How does Portia and Brutus' relationship differ from that of Calpurnia and Caesar in Shakespeare's Julius Caesar?

In Shakespeare's Julius Caesar, Portia and Brutus' relationship differs from that of Calpurnia and Caesar because Portia and Brutus base their marriage on mutual respect and honesty. Brutus heeds the advice of his wife, while Caesar does not. 

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In Shakespeare's classic play Julius Caesar , Brutus and Portia's relationship significantly differs from Caesar and Calphurnia's marriage, which are depicted in the first two scenes of act two. In act two, scene one, the conspiring senators arrive at Brutus's home, and he agrees to join their cause against Julius...

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In Shakespeare's classic play Julius Caesar, Brutus and Portia's relationship significantly differs from Caesar and Calphurnia's marriage, which are depicted in the first two scenes of act two. In act two, scene one, the conspiring senators arrive at Brutus's home, and he agrees to join their cause against Julius Caesar. Shortly after the senators leave, Brutus's wife, Portia, enters the scene and comments on his strange behavior. Portia then petitions Brutus to confide in her and elaborate on what has been weighing on his mind. When Brutus attempts to avoid her questions, Portia displays her resolute, fearless personality by demanding that Brutus honor their marriage and tell her everything he has been thinking. Portia demonstrates her confidence and outspoken nature by telling Brutus,

"If this were true, then should I know this secret. I grant I am a woman, but withal A woman that Lord Brutus took to wife. I grant I am a woman, but withal A woman well-reputed, Cato’s daughter" (Shakespeare, 2.1.300-304).

Portia then vows to keep her husband's secret and demonstrates her loyalty by stabbing herself in the thigh without flinching. Brutus is moved by Portia's words and actions and agrees to explain everything he has been planning regarding Caesar’s assassination. Unfortunately, Brutus never has the chance to reveal his plans to Portia after Ligarius arrives. Brutus and Portia's relationship is founded on equality. They are both sincere and honest with each other, and Portia is not afraid to speak her mind. Brutus does not wield all the authority in their marriage and respects his wife's opinion. Portia also feels comfortable addressing her husband and has the power to sway his decisions.

Unlike Brutus and Portia's open relationship, Julius Caesar and Calphurnia's marriage is not founded on equality and Caesar possesses all the authority because he is the man, which is typical of most Roman marriages at the time. In act two, scene two, Calphurnia begs Caesar not to go to the Senate and elaborates on the recent omens as well as her ominous dream. Initially, Caesar dismisses her concerns and is determined to leave their home. Unlike Brutus, who seriously considers his wife's opinion, Caesar is remarkably self-assured and tells Calphurnia,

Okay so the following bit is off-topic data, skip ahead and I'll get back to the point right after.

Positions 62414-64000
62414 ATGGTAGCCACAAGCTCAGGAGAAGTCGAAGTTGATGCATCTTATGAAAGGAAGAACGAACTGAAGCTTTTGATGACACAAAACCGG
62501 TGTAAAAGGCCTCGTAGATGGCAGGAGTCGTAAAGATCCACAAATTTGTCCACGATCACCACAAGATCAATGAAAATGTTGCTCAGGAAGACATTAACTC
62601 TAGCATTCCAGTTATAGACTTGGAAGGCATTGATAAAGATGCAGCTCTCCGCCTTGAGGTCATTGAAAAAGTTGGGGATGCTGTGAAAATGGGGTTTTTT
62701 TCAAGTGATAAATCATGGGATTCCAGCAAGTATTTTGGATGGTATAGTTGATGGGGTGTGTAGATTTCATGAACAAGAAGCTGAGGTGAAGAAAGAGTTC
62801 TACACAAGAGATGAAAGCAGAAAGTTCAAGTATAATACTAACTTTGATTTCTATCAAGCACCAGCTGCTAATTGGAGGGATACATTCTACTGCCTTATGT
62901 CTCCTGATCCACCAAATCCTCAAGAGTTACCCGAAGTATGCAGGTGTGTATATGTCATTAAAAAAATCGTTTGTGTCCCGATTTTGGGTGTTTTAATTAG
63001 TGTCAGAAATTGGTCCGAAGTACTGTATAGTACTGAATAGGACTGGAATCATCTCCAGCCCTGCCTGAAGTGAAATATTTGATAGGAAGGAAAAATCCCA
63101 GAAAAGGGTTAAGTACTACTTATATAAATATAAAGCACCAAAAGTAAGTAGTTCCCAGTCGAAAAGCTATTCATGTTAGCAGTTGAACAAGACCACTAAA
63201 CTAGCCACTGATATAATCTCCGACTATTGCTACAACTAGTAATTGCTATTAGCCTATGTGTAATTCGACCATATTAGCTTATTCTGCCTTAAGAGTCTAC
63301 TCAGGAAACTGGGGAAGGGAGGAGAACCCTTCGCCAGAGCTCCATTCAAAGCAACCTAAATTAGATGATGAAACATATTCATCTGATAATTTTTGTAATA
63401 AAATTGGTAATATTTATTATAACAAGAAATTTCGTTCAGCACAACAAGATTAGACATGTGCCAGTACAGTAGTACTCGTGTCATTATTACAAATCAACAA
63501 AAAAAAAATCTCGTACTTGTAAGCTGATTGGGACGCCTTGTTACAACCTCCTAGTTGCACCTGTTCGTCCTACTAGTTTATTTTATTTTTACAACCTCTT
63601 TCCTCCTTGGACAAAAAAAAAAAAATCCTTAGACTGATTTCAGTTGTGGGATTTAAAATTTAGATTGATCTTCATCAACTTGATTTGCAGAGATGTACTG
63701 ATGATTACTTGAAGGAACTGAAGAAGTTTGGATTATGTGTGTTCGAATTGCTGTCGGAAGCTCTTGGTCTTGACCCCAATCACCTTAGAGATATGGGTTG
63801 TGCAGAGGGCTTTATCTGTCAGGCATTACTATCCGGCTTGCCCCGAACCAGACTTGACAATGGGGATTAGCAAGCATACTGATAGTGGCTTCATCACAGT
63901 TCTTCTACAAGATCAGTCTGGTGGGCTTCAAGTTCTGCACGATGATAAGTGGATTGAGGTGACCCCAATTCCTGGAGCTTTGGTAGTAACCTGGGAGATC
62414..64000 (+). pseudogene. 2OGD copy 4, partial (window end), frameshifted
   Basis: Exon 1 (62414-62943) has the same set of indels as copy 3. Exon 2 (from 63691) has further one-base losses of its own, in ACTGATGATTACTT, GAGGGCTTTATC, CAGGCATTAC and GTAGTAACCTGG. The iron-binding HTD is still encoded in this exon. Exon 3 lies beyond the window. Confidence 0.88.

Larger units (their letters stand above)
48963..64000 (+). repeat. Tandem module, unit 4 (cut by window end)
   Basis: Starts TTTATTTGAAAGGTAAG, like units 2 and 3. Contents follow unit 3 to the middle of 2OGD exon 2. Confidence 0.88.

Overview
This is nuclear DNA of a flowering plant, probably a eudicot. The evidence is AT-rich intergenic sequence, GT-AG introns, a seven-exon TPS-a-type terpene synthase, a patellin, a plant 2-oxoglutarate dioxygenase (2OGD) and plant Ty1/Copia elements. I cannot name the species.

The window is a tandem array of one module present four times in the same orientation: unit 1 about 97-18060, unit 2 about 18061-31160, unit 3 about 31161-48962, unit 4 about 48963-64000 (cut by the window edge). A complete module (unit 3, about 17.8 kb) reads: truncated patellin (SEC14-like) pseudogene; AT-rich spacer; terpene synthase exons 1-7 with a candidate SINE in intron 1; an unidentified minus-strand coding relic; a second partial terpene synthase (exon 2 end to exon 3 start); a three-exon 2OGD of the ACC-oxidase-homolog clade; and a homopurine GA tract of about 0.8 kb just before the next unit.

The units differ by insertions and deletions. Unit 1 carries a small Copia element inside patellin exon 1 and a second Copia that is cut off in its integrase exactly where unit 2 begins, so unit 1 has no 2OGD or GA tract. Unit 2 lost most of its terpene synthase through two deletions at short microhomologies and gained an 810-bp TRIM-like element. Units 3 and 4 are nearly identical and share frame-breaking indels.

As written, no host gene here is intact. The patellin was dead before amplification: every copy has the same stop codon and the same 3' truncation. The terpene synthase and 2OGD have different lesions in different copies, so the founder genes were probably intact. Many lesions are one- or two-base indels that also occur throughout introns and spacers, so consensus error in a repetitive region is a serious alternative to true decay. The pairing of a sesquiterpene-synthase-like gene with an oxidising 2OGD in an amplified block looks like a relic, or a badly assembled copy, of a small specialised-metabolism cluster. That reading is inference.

"Cowards die many times before their deaths. The valiant never taste of death but once" (Shakespeare, 2.2.32-34).

After Caesar learns about the priests' prophecies, he begins to reconsider, but is easily swayed by Decius's interpretation of Calphurnia's dream and travels to the Senate. Calphurnia plays a more subservient role in her marriage than Portia, and Caesar does not treat her as his equal. Unlike Brutus, Caesar is not swayed by his wife's arguments and makes his own decisions.

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The difference can mainly be seen in Act II, scene i (Brutus and Portia) and Act II, scene ii (Caesar and Calpurnia).

Portia talks to Brutus as though she were his equal, which was uncommon at the time. Wives were barely more than property and were to obey their husbands. However, Portia calls Brutus on his behavior: he's been moody, unresponsive and is now unable to sleep and walking amid the rain in their orchard in the middle of the night. When he orders her to go to bed, and tells her he is simply ill, she refuses and tells him that he's too smart to be outside in the rain if he is ill. Portia then tries to convince Brutus to tell her what's on his mind, using guilt and trying to prove how mentally and physically strong she is. She also insists that he took her as a partner, so by the right of her position, she should know what's on his mind. We can tell by Act 2, scene iv that he does tell her.

In contrast, Caesar and Calpurnia's relationship is more typical of Roman marriages. While Caesar listens to his wife's concerns about not going out of the house that day, he ultimately makes the decision to leave the house, calling her dreams and warnings foolish. He is in charge of the relationship. In Act 1, scene i, Calpurnia's only line is "Here, my lord", showing her obedience to him.

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